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Book Reviews
The Stairwell by Michael Longley
There are two sections to the 70-page volume, whose short verse epigraph is dedicated to Michael Viney. Part one pays the poet's abiding attention to nests and bird-life, rivers, missing or otherwise.The second section of the book is entitled For Peter, My Twin, and features poems which celebrate, often movingly, precious times shared with a dearly-missed brother. P Kehoe
Nora Webster by Colm Tóibín
Recently-bereaved Nora Webster must make her way through late 1960s Enniscorthy, rearing her two sons and two daughters, while struggling to make do with her widow’s pension and the financial assistance of family members. It's a masterful, often moving story which seems to offer more heft than Tóibín's most recent `Irish’ novel, Brooklyn. P Kehoe
Scatter Here is Too Great Tanweer
Bilal Tanweer’s debut novel is not a straightforward linear narrative, but gathers instead a number of contemporary stories from the city of Karachi, whose narratives converge climactically at a bomb blast in Cantt (Bus) Station in the city centre.This daring debut must be commended for its bold narrative approach and its particular sensitivity to portraying Pakistani society vividly, yet subtly. P Kehoe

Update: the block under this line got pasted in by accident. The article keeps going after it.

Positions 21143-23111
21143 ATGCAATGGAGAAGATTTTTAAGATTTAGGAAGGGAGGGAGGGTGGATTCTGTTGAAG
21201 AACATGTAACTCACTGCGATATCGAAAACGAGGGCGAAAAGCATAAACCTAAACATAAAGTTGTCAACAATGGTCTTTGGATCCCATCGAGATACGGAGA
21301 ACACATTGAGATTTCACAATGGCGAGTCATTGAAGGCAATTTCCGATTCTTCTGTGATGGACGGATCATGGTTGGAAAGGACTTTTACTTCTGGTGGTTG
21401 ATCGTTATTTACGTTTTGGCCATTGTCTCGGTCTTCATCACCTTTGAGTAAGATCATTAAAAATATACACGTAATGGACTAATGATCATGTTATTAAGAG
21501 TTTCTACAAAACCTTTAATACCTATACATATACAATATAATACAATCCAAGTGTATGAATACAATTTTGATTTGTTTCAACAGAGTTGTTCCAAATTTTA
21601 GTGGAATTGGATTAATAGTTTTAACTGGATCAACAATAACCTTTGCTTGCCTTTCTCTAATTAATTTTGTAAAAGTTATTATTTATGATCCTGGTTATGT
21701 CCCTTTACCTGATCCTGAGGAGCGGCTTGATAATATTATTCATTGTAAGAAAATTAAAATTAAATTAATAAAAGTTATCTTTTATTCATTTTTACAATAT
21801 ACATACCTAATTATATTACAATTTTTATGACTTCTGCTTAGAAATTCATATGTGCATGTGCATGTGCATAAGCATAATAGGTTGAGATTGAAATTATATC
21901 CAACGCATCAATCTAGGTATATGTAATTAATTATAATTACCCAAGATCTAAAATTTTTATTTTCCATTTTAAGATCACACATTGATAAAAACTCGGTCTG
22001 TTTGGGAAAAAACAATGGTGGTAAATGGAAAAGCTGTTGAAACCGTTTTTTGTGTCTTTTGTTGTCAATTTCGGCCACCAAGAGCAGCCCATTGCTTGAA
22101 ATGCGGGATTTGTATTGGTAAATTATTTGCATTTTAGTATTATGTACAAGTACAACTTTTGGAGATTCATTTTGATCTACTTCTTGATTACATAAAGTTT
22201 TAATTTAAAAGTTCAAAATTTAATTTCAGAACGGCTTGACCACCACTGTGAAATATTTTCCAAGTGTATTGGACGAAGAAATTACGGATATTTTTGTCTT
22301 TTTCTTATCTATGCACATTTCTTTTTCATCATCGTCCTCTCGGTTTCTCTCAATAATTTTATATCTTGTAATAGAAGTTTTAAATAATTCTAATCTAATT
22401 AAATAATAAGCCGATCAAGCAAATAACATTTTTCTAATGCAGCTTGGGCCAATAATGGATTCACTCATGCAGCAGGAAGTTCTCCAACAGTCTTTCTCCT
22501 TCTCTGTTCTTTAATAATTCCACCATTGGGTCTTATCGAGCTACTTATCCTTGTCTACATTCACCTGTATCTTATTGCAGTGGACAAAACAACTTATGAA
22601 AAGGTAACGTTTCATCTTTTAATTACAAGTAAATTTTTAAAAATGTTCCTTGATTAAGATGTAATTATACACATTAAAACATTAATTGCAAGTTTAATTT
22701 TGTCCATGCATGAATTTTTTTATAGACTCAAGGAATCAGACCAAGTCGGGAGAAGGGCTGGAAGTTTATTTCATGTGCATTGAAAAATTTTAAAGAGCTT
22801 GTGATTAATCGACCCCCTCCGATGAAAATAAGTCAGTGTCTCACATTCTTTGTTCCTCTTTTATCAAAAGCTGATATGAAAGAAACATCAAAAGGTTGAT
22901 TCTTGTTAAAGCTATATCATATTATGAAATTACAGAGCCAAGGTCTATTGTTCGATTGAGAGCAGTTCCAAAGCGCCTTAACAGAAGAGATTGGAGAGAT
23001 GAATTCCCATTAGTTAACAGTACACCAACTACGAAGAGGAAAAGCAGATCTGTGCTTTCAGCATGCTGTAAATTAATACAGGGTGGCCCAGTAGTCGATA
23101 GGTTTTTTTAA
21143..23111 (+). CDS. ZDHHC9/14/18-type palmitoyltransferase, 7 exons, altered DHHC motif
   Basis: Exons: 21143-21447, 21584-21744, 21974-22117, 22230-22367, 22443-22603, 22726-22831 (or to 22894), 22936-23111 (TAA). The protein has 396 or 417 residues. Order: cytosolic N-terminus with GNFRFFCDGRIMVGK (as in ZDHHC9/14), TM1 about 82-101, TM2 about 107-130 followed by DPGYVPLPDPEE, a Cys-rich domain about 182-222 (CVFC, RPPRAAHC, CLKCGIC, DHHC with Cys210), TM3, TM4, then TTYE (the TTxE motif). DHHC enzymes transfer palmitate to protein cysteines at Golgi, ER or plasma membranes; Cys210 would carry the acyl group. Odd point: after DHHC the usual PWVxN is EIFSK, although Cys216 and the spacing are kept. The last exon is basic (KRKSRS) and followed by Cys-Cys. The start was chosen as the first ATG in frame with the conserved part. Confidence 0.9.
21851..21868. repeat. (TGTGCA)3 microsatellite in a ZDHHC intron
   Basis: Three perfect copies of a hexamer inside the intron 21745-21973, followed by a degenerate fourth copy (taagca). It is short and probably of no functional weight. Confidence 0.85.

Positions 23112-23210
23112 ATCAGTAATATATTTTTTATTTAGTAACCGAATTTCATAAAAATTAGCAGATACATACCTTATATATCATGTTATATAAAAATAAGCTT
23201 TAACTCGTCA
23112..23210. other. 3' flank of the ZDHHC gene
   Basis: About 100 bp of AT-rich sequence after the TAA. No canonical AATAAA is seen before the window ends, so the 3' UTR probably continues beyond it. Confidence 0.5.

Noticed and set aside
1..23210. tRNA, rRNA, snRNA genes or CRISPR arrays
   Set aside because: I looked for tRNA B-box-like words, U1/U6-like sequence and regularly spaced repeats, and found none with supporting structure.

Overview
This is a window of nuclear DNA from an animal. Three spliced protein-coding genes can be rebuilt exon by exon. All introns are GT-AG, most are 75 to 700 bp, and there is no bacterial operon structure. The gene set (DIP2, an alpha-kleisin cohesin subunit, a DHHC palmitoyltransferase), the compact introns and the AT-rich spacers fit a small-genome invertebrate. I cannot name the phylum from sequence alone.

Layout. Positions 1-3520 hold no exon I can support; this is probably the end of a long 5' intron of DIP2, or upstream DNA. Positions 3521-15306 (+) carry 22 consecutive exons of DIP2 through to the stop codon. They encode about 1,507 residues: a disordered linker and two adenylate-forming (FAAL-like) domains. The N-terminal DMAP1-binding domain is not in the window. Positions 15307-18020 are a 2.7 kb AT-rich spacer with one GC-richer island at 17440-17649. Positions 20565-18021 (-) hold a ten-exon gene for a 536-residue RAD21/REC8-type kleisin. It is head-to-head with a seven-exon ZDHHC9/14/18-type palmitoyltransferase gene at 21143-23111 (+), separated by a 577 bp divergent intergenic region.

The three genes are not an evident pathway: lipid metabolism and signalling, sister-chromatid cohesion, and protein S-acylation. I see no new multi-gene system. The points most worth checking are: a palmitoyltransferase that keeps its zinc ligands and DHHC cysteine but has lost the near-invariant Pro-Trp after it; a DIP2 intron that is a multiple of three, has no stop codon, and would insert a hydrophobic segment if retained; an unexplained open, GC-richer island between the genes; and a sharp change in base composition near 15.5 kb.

Outline by Rachel Cusk
The narrator of Outline is a woman whose name is mentioned but once in the novel, so that it doesn't really matter what her name is, there is a stealthy sense of anonymity about her. Her destination is Athens where she will give a creative writing course in English. She meets a host of people in Athens - both through the course and socially - hears their stories and reflects on her own through what she tells. Brilliant, unmissable novel. PK
The Republic by Charles Townshend
In this 534-page work, Charles Townshend traces the struggle from the unilateral declaration of an independent Irish republic by an assembly of Sinn Féin MPs on January 21, 1919 up to the Treaty split and beyond. Townshend’s appealing study may well be the definitive account of those impassioned, violent times. Paddy Kehoe

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